Mental Health

Challenges in Malaysia’s Mental Health Industry


I am a Psychology graduate who has been working in a private Psychiatric clinic for four months now, and though my working period could not be described as an extensive one, it did expose me to a unique and heartbreaking side of society where people struggled (sometimes daily) for their mental well-being. I hope then to share my own perspective with you in this article, with the intention to help you understand the challenges lying ahead in the field of our mental health industry.

Challenge 1: Stigma against mental illness

There is a pervasive stigma and misunderstanding against mental illness in general and those who have it, for example, the general public may think that people with Depression cannot work, or that people with Schizophrenia are “insane”, etc. These misunderstandings has prevented many from seeking professional assistance, or worse, to stop existing treatment programs because of the stigma attached to it. And because seeking help or information may indicate that you or your kin is “abnormal”, many chose to silence themselves and chose to fight with the illness on their own. Such is the negative influence of stigma, that people would rather forgo a chance of wellness for a sense of dignity.

It’s important to understand that sometimes willpower, and the willingness to fight the disease in and of itself is not enough to ensure recovery. Sometimes external support from medications and counseling sessions is integral in our road to recovery and everyday functioning. And sometimes the most harmful aspects of stigma came in the form of denial, when family members, even though they are willing to seek for help and bring their loved ones to our clinic, denies the fact that their loved ones are mentally ill, and refuse medication or counselling services.

Challenge 2: The fear of side effects from medication

Psychopharmacotherapy, or in brief, therapy that involves psychiatric medication, is one of the most common ways in reducing patients’ symptoms of mental illnesses. Yet, the belief that the intake of medications can lead to SIDE EFFECTs have lead to patients sometimes stopping or reducing the dosage of medications on their own without professional advice or guidance from a psychiatrist, leaving themselves in the vicious cycle of relapsing into their illnesses again and again. Taking medicines might lead to one being more vulnerable to certain kinds of side effects, yet it’s important to know about our priorities, and addressing one’s mental health will always have to come first, as side effects can be countered by a myriad of other ways. E.g.: Some antidepressants might make your mouth dry and sometimes causes constipation, in that case, make sure to drink enough water and take enough fibers.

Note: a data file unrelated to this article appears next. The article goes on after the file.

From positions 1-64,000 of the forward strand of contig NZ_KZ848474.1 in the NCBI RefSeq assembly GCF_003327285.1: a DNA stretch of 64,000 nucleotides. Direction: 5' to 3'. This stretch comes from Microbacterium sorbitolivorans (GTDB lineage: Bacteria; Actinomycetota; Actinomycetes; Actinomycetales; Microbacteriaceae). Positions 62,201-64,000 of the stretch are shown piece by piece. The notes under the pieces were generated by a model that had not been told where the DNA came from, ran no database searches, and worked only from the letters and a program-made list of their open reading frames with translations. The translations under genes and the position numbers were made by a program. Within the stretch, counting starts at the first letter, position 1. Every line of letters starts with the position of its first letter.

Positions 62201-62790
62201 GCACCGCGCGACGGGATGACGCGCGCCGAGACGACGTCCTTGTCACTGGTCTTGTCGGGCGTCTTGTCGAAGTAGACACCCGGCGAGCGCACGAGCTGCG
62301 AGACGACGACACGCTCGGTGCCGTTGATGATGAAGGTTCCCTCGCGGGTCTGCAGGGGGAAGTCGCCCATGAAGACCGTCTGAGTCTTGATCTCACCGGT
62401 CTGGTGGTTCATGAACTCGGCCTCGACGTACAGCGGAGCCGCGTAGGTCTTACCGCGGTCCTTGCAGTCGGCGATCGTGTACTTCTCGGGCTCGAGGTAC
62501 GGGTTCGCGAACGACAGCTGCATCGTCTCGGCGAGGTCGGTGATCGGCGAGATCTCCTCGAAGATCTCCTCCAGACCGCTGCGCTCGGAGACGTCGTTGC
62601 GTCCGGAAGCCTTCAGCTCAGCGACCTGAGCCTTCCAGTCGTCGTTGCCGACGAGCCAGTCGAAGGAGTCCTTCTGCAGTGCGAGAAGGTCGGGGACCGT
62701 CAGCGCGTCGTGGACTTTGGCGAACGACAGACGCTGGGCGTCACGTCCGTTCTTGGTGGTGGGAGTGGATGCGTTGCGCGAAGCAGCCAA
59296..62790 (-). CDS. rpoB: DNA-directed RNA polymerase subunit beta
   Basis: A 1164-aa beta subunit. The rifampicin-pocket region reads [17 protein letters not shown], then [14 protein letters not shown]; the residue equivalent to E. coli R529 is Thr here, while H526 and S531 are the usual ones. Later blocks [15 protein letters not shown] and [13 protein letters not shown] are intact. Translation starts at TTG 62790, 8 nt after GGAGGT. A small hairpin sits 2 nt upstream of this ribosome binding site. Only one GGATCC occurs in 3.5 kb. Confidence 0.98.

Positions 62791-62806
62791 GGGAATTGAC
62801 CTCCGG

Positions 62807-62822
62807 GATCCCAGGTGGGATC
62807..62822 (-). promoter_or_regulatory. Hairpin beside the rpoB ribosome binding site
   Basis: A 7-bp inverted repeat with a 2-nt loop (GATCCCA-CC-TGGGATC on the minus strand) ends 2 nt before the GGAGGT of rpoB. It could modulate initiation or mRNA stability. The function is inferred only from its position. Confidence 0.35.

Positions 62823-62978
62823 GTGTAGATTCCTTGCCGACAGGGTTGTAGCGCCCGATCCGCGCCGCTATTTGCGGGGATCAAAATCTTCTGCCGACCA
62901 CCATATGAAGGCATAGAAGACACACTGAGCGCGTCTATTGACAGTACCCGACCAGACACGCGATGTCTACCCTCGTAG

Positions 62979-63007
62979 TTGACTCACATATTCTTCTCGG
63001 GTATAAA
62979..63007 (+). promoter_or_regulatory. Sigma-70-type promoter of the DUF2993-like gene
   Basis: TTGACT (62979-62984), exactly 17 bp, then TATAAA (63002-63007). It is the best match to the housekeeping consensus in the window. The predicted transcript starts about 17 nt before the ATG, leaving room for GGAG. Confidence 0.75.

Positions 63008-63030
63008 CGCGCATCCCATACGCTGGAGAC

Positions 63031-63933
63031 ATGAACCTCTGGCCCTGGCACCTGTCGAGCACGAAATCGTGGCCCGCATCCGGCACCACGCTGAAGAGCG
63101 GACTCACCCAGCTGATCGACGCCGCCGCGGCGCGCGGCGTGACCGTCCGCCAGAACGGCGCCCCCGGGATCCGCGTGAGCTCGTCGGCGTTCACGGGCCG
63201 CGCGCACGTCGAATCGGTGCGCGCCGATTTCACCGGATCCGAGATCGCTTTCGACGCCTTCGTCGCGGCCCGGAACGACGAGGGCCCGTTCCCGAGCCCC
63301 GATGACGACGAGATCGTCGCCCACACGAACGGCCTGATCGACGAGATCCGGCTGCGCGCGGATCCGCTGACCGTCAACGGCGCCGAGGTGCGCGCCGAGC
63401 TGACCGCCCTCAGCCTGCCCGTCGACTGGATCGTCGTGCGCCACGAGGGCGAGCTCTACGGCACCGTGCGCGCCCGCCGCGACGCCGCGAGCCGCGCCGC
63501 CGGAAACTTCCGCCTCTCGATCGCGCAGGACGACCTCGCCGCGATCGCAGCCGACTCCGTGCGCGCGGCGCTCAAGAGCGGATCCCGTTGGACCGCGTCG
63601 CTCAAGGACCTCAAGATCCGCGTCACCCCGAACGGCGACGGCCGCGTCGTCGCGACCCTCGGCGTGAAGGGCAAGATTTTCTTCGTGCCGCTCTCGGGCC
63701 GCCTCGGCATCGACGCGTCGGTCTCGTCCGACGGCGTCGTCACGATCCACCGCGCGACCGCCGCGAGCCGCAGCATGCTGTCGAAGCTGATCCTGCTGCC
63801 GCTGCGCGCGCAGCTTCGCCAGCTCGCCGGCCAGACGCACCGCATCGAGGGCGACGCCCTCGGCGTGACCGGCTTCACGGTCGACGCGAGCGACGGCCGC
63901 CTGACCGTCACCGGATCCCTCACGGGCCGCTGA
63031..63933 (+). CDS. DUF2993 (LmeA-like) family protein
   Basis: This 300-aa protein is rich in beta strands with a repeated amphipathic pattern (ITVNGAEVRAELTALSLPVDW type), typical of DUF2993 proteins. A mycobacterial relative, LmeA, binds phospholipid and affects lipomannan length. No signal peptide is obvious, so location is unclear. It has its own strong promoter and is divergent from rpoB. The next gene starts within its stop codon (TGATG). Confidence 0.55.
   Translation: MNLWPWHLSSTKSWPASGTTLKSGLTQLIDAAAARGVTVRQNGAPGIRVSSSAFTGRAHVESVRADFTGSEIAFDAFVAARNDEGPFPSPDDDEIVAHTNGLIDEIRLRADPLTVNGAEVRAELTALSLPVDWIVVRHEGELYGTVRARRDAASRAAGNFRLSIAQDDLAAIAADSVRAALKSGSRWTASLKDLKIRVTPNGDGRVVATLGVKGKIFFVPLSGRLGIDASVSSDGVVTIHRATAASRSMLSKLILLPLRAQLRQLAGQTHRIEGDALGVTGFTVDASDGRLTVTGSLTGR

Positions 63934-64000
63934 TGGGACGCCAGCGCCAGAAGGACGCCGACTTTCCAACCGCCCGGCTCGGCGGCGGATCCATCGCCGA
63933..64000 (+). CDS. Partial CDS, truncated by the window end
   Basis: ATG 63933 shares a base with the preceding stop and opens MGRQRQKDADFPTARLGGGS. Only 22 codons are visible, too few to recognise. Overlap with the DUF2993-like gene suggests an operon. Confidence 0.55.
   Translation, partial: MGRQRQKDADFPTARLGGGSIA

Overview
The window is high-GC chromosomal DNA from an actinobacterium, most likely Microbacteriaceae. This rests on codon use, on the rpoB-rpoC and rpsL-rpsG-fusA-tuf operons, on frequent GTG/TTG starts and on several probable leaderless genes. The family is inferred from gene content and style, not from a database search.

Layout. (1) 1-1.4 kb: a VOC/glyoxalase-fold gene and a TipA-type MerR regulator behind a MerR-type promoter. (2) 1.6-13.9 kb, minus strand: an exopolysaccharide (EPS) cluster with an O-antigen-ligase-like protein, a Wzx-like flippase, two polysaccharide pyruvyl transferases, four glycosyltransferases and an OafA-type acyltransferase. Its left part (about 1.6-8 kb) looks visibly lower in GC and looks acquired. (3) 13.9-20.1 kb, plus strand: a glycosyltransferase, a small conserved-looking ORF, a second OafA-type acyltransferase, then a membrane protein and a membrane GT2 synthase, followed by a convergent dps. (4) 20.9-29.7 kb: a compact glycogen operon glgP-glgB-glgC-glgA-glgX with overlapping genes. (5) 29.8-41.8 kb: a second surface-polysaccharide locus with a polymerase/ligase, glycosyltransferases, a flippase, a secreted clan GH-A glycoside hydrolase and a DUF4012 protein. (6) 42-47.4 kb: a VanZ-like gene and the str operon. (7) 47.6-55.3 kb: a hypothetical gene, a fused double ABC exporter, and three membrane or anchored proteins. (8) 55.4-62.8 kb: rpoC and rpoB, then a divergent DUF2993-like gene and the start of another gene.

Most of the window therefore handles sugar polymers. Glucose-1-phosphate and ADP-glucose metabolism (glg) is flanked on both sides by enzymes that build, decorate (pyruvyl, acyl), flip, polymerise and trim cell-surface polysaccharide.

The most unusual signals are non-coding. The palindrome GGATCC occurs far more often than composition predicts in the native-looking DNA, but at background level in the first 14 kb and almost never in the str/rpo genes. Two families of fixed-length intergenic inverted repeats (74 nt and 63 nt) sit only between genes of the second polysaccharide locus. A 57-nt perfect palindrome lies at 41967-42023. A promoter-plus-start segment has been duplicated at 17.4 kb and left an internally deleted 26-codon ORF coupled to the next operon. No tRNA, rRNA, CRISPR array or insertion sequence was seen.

This is one of the biggest challenges to psychiatrists because some patients will always stop medications on their own and opt for various health supplements (sometimes from unknown and dangerous sources), which leads to the aforementioned vicious cycle, which I will detail below:

Mental illness -> Requires Medications Support -> Not willing to take medications because of side effect -> Relapse -> Mental Illness

Personal note: Psychiatric medicines work by helping our brain regain its chemical balance, eg: antidepressants work by increasing our serotonin levels in our brain so that the symptoms of depression can be reduced. It’s ironic that we can accept the fact to take vitamin C supplements when we have a lack of vitamin C in our body, yet we cannot accept the fact when we need more serotonin levels in our brain. You will realize how important medication can be when you cannot communicate normally with another [when they are hallucinating] or even calm a person down [especially when they are in a manic stage].

Challenge 3: Low Awareness about Mental Health

Stress is considered as the root cause of most of the mental illnesses. When the amount of stress overrides our relaxation techniques and stress-coping strategies, we are vulnerable to fall mentally ill, as our moods and cognitive abilities are affected, while early signs and symptoms of mental illness manifest themselves. We tend to neglect how stress affects us physically and mentally because stress is invisible, and very difficult to detect unless one is constantly aware of their mental state and highly observant of subtle signs of stress in one’s self or another.